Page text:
I worked on a film biography for PBS on Picasso in conjunction with MoMA’s first comprehensive retrospective after Picasso’s death. William Rubin, the chief curator of MoMA, who was organizing the exhibition was adamant we not interview Francoise Gilot because he was very concerned about getting loans from Picasso’s widow Jacqueline who was controlling an important part of his estate and he thought contact with Gilot might jeopardize that, given the acrimony with which Picasso and Gilot had landed after her 1964 tell all memoir about her life with him.
I had read Life with Picasso and thought it not only bold but instructive. It told how to hold your own with a powerful man. I came away admiring the only woman who had been able to extricate herself from Picasso and go on and have a productive life. I fought for her inclusion in the film, but I was very junior and had no say.
Though I did spend time with Claude and Paloma her children, it wasn’t until 2012 on the occasion of her show at Gagosian Madison that I finally got to meet her. She was on the arm of John Richardson, Picasso’s biographer, who is still working on the last volume of his definitive series on the life. Frail but steely is how she came across to me.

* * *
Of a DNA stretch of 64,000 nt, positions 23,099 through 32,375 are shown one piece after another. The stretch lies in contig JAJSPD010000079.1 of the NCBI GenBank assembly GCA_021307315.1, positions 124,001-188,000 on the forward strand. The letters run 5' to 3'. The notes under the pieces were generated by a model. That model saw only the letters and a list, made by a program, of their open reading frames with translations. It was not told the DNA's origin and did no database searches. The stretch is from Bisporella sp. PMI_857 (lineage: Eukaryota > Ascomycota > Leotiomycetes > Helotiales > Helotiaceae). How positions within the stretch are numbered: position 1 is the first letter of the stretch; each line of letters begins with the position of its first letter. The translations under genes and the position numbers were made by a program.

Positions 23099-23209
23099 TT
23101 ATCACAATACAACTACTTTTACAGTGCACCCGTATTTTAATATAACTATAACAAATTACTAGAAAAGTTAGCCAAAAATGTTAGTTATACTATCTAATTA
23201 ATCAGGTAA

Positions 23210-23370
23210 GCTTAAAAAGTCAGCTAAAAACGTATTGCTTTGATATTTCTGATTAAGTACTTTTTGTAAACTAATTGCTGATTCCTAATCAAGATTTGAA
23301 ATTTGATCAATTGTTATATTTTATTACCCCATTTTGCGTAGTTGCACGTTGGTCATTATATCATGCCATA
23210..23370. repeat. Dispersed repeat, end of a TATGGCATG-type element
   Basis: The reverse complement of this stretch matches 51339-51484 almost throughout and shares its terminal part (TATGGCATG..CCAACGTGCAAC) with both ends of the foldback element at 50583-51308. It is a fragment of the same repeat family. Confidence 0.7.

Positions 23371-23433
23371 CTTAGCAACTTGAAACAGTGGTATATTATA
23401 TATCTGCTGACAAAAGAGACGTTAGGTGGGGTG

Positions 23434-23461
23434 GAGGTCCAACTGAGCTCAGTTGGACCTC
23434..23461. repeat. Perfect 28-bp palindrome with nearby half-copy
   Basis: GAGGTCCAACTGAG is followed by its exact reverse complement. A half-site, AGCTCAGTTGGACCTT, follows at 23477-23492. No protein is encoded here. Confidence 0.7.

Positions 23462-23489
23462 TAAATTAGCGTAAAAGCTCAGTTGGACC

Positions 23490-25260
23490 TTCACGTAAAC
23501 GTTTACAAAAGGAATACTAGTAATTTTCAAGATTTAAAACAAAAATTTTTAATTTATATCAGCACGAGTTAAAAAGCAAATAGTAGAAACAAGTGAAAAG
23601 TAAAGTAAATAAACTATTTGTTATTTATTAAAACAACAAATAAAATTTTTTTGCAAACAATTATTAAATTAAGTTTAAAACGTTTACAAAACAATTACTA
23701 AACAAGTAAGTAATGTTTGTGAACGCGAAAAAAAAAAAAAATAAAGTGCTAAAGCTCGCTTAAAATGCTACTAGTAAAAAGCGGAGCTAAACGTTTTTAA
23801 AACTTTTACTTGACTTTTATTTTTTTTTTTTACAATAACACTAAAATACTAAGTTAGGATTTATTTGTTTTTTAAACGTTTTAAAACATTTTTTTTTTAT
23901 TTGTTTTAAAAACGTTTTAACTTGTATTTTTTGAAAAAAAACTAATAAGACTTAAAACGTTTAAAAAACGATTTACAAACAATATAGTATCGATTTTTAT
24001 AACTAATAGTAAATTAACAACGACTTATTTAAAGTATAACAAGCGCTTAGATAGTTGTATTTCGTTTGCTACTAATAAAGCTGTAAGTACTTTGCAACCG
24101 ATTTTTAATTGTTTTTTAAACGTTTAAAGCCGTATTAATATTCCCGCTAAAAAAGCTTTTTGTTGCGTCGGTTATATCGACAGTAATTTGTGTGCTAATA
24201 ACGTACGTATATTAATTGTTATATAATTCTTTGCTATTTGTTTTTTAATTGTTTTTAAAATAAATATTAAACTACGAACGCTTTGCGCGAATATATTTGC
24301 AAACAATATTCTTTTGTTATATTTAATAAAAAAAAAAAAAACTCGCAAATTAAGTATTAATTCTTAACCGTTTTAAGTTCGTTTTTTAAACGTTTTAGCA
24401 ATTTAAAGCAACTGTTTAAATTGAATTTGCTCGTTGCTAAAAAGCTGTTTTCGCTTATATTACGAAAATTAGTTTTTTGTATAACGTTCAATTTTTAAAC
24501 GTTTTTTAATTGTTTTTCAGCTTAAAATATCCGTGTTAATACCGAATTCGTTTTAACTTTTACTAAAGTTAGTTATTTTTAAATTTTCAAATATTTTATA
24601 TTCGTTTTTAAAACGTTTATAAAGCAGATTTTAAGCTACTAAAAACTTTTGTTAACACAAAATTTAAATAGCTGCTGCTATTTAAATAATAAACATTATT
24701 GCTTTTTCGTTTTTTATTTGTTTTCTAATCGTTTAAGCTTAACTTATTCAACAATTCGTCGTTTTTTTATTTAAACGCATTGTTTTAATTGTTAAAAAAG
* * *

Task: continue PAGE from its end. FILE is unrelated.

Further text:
For a long time I had not admired her work as much as her person.
But having now received the new Taschen set of three sketchbooks she made while on travels to Venice India and Senegal, I am newly taken with it. These more spontaneous drawings, watercolors and make for a window into this remarkable woman that is a fresh look at the open, attentive, original way she has seen the world.
Gilot was a young artist when she met Picasso at 21, an acolyte. Inevitably, there has always been Picasso in her work. That’s not being revelatory. There is something of Picasso in almost every artist who worked in the 20th and 21st centuries.
But it is Matisse she invokes in these sketchbooks. She says he was the painter she felt closest to. That would have driven Picasso, who felt Matisse was his most important rival, crazy.
The Taschen series, 1974-1981, is a lively, colorful pictorial diary of her exotic travels. They began when she traveled with Jonas Salk, having moved on from an artistic genius to a scientific one (there was photographer Luc Simon in between). Francoise was both a companion to famous men (some women have a talent for that) and an artist who was able to maintain her own practice even in the midst of these larger lives.
“These little books are complete in themselves,” she says. “I made them, and then once I’d made them I was free. For me these little books are a step toward freedom.”